Tag Archives: mara north conservancy

Focus on: The Mara North Conservancy

A rolling savanna of more than 28,000 hectares; the Mara North Conservancy is home to a spectacular array of plants, reptiles, birds and mammals, including elephant, rhino, buffalo, lion, leopard and massed concentrations of wildebeest, zebra, gazelle and other migratory wildlife. It is home to some of the finest camps in the Masai Mara region and their strict game-viewing policy ensures that the experience you get is authentic and exciting. The partnership of Masai villagers and the camps is a great example of how tourism can help the Masai people as well as the animals themselves, the villagers help the camps and the animals and the animals benefit from a safe and protected habitat.

In their own words:

Year round, the Mara is always outstanding.

December to January 

The savannah is green and lots of new born gazelles make an easy prey for the big cats.

Credit: Mara North Conservancy

February to April 

The savannah is drying up and thousands of wildebeests are born daily in the month of February. This is a favoured period of the big cats.

April to June: Loita wildebeest migration

The rain brings life to the savannah with an abundance of game seeking areas for grazing. The Loita Hills migration especially makes gamedriving fantastic since thousands and thousands of wildebeests and zebras come to the area. Hefty rains with thunder usually occur in the late afternoon or late at night. The grass is growing longer and longer as if the plain prepares itself for the wildebeest migration. This is a period of stunning scenery with amazing game viewing.

June to November: The Great Migration!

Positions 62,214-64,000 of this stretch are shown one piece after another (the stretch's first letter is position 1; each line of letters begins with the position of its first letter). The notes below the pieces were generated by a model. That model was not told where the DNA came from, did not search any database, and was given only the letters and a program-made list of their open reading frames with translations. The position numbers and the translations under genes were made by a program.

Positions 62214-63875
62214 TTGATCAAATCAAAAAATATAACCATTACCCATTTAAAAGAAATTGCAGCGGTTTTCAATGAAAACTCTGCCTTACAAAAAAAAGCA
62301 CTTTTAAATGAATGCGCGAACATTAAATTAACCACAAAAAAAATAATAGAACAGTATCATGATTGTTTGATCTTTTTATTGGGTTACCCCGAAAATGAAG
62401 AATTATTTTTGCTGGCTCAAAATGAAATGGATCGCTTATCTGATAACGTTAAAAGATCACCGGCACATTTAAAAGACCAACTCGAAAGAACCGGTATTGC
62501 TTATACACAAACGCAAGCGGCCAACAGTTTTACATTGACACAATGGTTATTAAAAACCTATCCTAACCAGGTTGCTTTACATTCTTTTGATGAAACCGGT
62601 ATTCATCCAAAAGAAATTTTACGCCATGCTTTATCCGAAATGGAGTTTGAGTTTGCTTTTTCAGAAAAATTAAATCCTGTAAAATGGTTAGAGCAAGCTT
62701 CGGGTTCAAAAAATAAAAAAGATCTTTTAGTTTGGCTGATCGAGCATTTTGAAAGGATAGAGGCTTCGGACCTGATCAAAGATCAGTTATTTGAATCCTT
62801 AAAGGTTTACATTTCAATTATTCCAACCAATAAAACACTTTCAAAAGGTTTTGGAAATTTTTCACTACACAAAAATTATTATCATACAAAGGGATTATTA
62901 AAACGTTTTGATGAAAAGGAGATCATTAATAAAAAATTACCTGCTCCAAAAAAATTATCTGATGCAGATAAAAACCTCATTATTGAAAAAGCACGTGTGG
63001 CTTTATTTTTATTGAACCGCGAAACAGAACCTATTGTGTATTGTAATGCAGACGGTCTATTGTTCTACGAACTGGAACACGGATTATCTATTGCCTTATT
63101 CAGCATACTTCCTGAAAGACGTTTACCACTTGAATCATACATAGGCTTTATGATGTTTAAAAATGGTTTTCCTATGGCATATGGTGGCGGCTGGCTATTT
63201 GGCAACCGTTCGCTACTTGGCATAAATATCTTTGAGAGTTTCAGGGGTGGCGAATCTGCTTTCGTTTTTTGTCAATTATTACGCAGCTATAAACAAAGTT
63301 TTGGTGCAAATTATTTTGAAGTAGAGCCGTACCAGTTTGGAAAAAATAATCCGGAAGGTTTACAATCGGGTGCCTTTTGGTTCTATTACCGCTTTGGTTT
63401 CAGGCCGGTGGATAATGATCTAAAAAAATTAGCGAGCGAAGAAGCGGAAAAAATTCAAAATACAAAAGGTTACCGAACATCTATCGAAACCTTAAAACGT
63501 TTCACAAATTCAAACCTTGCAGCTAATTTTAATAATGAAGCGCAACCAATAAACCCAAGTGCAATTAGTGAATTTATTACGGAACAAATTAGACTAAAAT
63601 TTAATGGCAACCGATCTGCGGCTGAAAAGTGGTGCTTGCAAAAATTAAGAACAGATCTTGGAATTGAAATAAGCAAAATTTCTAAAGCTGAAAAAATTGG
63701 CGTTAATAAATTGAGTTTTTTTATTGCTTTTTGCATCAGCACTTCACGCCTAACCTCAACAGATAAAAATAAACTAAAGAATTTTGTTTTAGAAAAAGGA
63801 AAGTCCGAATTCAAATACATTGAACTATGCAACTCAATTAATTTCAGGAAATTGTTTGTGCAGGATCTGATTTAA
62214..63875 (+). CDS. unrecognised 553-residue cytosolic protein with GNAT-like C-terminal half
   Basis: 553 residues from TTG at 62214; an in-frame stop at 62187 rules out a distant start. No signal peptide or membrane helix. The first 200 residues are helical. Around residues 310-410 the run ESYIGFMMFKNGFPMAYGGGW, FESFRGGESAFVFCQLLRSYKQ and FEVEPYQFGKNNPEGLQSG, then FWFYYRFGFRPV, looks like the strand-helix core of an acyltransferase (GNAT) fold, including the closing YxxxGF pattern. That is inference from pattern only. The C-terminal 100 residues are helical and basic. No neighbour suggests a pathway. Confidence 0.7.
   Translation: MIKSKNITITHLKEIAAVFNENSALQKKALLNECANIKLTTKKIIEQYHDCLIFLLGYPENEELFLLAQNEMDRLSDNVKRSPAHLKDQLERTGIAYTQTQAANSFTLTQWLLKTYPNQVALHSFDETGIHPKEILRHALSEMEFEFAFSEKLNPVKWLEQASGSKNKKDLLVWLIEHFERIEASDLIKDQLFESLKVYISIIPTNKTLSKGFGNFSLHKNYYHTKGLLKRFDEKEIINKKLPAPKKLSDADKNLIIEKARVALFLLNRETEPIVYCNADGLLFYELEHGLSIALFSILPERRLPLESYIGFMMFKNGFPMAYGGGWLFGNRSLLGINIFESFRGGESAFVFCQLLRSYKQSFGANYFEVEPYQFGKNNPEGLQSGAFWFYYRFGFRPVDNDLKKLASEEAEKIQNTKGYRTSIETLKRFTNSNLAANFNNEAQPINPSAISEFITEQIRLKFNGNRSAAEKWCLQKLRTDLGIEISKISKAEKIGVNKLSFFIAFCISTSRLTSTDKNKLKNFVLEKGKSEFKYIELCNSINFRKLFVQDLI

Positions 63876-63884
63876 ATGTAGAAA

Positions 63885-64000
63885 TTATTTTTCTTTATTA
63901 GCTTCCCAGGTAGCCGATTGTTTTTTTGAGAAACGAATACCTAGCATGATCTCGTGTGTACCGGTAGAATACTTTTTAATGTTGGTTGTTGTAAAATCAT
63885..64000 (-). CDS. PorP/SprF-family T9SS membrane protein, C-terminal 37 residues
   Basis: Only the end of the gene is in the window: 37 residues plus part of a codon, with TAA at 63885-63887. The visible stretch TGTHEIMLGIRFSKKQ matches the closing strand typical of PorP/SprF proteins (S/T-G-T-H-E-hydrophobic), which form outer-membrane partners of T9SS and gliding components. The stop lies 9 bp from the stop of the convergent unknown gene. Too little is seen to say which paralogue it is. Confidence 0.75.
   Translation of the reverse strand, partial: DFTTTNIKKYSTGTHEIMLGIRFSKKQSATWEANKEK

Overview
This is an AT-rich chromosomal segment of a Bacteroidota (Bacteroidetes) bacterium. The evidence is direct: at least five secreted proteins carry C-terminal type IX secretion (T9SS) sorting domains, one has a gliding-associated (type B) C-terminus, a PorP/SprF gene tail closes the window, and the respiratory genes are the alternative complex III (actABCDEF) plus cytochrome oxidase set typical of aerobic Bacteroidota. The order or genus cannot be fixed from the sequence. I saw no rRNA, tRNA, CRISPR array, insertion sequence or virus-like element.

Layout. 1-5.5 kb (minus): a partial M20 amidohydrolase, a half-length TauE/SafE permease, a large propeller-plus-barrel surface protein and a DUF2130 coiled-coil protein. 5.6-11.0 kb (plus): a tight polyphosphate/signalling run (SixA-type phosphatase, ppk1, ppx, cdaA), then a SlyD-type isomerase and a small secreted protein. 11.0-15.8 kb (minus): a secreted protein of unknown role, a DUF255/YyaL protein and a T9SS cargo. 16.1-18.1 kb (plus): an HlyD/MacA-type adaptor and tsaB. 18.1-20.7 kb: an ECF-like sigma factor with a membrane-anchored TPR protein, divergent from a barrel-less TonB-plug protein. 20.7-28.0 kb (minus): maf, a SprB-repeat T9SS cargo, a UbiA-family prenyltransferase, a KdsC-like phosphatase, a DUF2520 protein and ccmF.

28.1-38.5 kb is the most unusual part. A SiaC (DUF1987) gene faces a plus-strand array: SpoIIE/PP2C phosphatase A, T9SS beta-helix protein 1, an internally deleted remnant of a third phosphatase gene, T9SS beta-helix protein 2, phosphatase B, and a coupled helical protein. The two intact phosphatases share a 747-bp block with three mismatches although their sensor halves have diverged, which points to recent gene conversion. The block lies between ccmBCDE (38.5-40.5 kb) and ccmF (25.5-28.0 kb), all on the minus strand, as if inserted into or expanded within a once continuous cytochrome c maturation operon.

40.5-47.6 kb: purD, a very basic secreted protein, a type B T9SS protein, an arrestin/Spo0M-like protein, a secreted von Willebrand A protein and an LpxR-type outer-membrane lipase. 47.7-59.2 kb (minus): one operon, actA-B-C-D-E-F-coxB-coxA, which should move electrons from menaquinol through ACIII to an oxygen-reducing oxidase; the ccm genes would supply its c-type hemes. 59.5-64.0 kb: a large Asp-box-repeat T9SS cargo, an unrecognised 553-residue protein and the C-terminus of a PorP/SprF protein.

‘The best time to see the migration is from end September until early November’

For countless years Africa’s big migratory herds of wildlife have roamed across the open savannas with the seasons.

Many people ask, when is the best time to see the Great Migration and witness one of the famous and dramatic wildebeest crossings? The general rule of seasons is as follows:

Over 25% of the wildebeest and zebra population are resident year out in the Masai Mara. From June their numbers are augmented by over 1 million wildebeests and zebras following the lush grazing to the Masai Mara in search of greener pastures and to reproduce. In their thousands the wildebeest cows and bulls meet on the plains of Mara to mate. Later, in mid October to December when the grass is short many start to head south.  If you wish to see the famous and drama-filled river crossings, then NOW is the season to visit the Masai Mara ecosystem.

Avoiding the busy holiday season of July and August, means the Conservancies and Reserve are quieter and more private.

Winner of Geographical Magazine competition announced

As a Corporate Member of the Royal Geographical Society, and with a Fellow of the RGS within our ranks,  it was with great pleasure that Real Africa teamed up with Geographical, the magazine of the RGS this autumn to offer their readers and supporters the chance to win a fly-in safari to the wonderful Masai Mara in Kenya.

Many of you read Robert’s article on private conservation in the Mara, Nature in the Balance, which appeared in the September edition of Geographical and in turn, many  of you entered the competition to win a safari which closed on 30 November. The prize,  a 3 night fly-in safari to Karen Blixen Tented Camp in Mara North Conservancy, the conservancy discussed in Rob’s editorial piece, gives the winner the opportunity to witness private conservation first-hand, and also to gain further insight into the running of the conservancy when meeting with Justin Heath over sundowner drinks, manager of Mara North.

All you had to do to be in with a shot at winning this wonderful prize was to name the animal lurking in the long grass…

Did you get it right? It was of course a lion, or as many of you pointed out, a lioness. We did get a few tigers and leopards (mainly from those entering late at night) but on the whole the animal was identified correctly.

We can now announce that the winner of the Geographical/Real Africa competition is Mr C.Wilson from London. Many congratulations!

When the team spoke to him to tell him the news his response was, “This is an absolute shock and a lovely Christmas present. I’ve always wanted to go to the Masai Mara and getting to see such a new part of it looks amazing.”